Some Practical Clojure Examples
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(list 1 2 3)           ;=> (1 2 3)
(seq [1 2 3])          ;=> (1 2 3)

(vector 1 2 3)         ;=> [1 2 3]
(vec  '(1 2 3))        ;=> [1 2 3]

(hash-map :a 1 :b 2)   ;=> {:a 1 :b 2}

(hash-set :a :b :c)    ;=> #{:a :b :c}
(set [:a :b :c])       ;=> #{:a :b :c}

;; converting between the various concrete types
(vec some-map)  ;=>  [[:a 1] [:b 2]]
(set some-map)  ;=> #{[:a 1] [:b 2]}

(apply hash-map [:a 1 :b 2])  ;=> {:a 1 :b 2}
(zipmap [:a :b] [1 2])        ;=> {:a 1 :b 2}

(interleave [:a :b :c] [1 2 3])  ;=> (:a 1 :b 2 :c 3)
(interleave [:a :b :c] [1 2 3] [:X :Y :Z])
;;=> (:a 1 :X :b 2 :Y :c 3 :Z)

(interpose "-" [1 2 3])  ;=> (1 "-" 2 "-" 3)

(map vector [1 2 3] [:a :b :c] '(x y z))
;;=> ([1 :a x] [2 :b y] [3 :c z])

;; You can use strings any place a seq is expected,
;; or else explicitly take a seq of one:
(seq "hello")  ;=> '(\h \e \l \l \o)

1 Adding and Removing Items

1.1 Adding an item

(conj some-vec  x)  ; appends  to some-vec
(conj some-list x)  ; prepends to some-list
(conj some-set  x)

(conj some-map [k v])
(assoc some-map k v)

1.2 Removing an item

;; For sequential collections, if you know the index
;; of the item you want to remove:
(concat (take idx coll)
        (drop (inc idx) coll))

If you know the item you’d like to remove (and you don’t know its index):

(def stuff ["abc" "mno" "xyz" "mno" "pdq"])
(def this-one "xyz")

;; If you like, you can *find* the index of `this-one`,
(.indexOf stuff this-one)
;; then remove it as shown previously.

;; Remove all ocurrences of this-one:
(remove #(= % "mno")
;;=> ("abc" "xyz" "pdq")

;; Remove one of the ocurrences of this-one:
(defn remove-one
  [x coll]
  (let [f (first coll)
        r (rest coll)]
    (if (= f x)
      (cons f (remove-one x r)))))

(remove-one "mno" stuff)  ;=> ("abc" "xyz" "mno" "pdq")

Interesting note pointed out to me by amalloy: functions which operate primarily on sequences should take the data structure argument last; just like how map, filter, remove, reduce, etc. do.

To remove a more complex data structure from a sequential collection:

(def things [{:name "abc" :num 4}
             {:name "mno" :num 7}
             {:name "xyz" :num 9}
             {:name "mno" :num 3}])

;; If you didn't know what order the items are in,
;; to remove any maps with :name "mno":
(remove #(= (:name x) "mno")

;; If you just want to remove *one* with the name "mno",
;; it's almost the same as shown previously:
(defn remove-one-by-name
  [its-name coll]
  (let [f (first coll)
        r (rest coll)]
    (if (= (:name f) its-name)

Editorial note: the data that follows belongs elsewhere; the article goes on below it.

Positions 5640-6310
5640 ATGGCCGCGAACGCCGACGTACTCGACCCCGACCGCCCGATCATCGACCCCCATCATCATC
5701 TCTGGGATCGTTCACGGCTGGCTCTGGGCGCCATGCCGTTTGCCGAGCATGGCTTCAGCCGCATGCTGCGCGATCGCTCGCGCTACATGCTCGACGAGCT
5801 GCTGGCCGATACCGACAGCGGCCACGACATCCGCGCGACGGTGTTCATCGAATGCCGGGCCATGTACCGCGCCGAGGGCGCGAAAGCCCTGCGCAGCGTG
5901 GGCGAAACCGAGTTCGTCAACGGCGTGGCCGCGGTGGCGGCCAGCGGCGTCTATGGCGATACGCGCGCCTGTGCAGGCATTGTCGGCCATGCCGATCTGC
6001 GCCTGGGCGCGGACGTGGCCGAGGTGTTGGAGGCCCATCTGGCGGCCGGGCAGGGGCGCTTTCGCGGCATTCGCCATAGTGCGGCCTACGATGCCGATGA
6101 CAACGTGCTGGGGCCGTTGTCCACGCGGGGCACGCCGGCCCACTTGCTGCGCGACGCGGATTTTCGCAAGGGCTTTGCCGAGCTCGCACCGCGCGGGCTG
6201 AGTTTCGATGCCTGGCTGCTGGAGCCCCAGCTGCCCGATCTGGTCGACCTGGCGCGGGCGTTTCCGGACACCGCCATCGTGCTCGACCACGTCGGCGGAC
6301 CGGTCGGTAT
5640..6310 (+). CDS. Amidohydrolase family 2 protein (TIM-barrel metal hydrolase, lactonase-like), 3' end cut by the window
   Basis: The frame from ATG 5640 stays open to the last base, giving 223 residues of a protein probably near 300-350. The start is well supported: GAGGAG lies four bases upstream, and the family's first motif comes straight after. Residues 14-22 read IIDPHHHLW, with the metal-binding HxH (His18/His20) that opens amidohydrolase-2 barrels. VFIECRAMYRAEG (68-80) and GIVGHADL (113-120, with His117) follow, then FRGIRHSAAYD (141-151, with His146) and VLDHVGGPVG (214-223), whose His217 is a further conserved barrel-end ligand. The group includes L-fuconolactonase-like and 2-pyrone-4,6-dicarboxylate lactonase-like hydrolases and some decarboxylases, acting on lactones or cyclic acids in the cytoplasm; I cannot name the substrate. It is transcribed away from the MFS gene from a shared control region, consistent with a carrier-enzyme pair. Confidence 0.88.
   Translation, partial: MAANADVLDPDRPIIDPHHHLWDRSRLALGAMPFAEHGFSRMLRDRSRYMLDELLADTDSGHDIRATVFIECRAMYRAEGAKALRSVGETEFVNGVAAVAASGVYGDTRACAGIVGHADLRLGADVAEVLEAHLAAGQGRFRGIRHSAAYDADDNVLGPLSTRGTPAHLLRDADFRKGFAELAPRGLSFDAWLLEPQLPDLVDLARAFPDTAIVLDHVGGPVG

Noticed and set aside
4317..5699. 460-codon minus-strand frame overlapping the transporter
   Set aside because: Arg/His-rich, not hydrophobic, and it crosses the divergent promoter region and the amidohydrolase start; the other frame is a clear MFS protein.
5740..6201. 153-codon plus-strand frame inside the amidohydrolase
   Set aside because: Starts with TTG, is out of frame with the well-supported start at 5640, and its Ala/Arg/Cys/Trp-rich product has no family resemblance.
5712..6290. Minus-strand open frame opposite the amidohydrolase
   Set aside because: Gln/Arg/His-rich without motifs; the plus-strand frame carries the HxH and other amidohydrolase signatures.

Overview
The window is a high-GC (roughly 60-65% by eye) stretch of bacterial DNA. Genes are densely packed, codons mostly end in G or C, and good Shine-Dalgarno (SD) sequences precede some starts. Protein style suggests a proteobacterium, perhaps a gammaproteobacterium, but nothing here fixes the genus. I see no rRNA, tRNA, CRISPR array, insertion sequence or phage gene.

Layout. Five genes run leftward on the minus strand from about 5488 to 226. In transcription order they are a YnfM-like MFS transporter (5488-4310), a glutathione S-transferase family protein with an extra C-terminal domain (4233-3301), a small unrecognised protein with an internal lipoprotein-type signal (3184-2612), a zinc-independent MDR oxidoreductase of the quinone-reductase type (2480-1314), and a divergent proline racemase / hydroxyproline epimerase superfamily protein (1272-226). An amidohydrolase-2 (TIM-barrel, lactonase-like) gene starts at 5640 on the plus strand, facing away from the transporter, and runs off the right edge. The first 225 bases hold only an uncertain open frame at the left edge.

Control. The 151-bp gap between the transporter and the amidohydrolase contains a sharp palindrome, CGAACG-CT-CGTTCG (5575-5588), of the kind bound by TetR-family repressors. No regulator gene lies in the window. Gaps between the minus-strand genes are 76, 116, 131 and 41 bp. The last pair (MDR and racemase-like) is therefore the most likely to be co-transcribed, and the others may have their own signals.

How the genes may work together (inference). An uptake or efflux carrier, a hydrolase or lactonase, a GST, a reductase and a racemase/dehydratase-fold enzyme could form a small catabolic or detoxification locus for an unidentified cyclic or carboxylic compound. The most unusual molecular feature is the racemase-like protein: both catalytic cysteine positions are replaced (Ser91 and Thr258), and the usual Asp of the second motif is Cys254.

(cons f (remove-one-by-name its-name r)))))

(remove-one-by-name "mno" things)
;;=> ({:name "abc" :num 4}
;;    {:name "xyz" :num 9}
;;    {:name "mno" :num 3})

Extra Credit: write your own generic remove-one where it takes a predicate as the the first arg!

For maps, use dissoc to remove items.

For sets, use disj.

2 Building up vector values in a hashmap

Although you’ll usually use group-by for tasks like this, the following can nevertheless be handy:

(update-in {}
           (fnil conj [])  ; start us off with an empty vec if necessary

;;=> {:a ["foo"]}

(def input [[:a "foo"] [:b "bar"] [:a "baz"]])

;; Maybe useful in a `reduce`:
(reduce (fn [accum [k v]]
          (update-in accum [k] (fnil conj []) v))

;;=> {:b ["bar"], :a ["foo" "baz"]}

;; Whereas...
(let [stuff (group-by first input)]
  ;; So, stuff is `{:a [[:a "foo"] [:a "baz"]], :b [[:b "bar"]]}`
  (for [[k v] stuff]
    [k (map second v)]))
;;=> ([:a ("foo" "baz")] [:b ("bar")])

Would have gotten {:a ("foo")} if we’d used conj instead of (fnil conj []).

3 Finding Items

;; Given an index:
(nth some-sequential idx)

;; Given the item, you can find the index:
(.indexOf some-sequential x)  ; nil if x isn't in there.

;; See if a set contains an item:
(the-set x)  ; nil if x isn't in the-set.
;; or, if `x` is a keyword:
(:some-kwd the-set)

;; See if a map has an entry for key `:k`:
(the-map :k)
(get the-map :k)  ; same
(:k the-map)

Given a sequential collection of maps (an example of one of them might look like {:name "Foo" :num 4}), find the one with some particular :name:

(filter #(= (:name %) "Bar")
        [{:name "Foo" :num 4}
         {:name "Bar" :num 7}
         {:name "Baz" :num 8}])

;; That works if the little maps are in any sort of container.

;; Note though: that gets *all* of the items where "Bar" is the
;; name. If you only want to get *one* where "Bar" is the name, wrap
;; the `filter` with `first`.

;; If you want to find the index of the first one
;; with that name:
(def stuff [{:name "Foo" :num 4}
            {:name "Bar" :num 7}
            {:name "Baz" :num 8}
            {:name "Bar" :num 9}])

;; Well, here's one way that comes to mind.
(defn find-idx-of-one-by-name
  [coll its-name]
  (.indexOf (map #(= (:name %) its-name)

4 Detecting Duplicates

Since you can use frequencies to show you how many of each element there is in a collection, just filter out the results which only appear once:

(defn dups
  "Like `frequencies` but only show entries with a val > 1."
  (into {} (filter (fn [[k v]] (> v 1))
                   (frequencies coll))))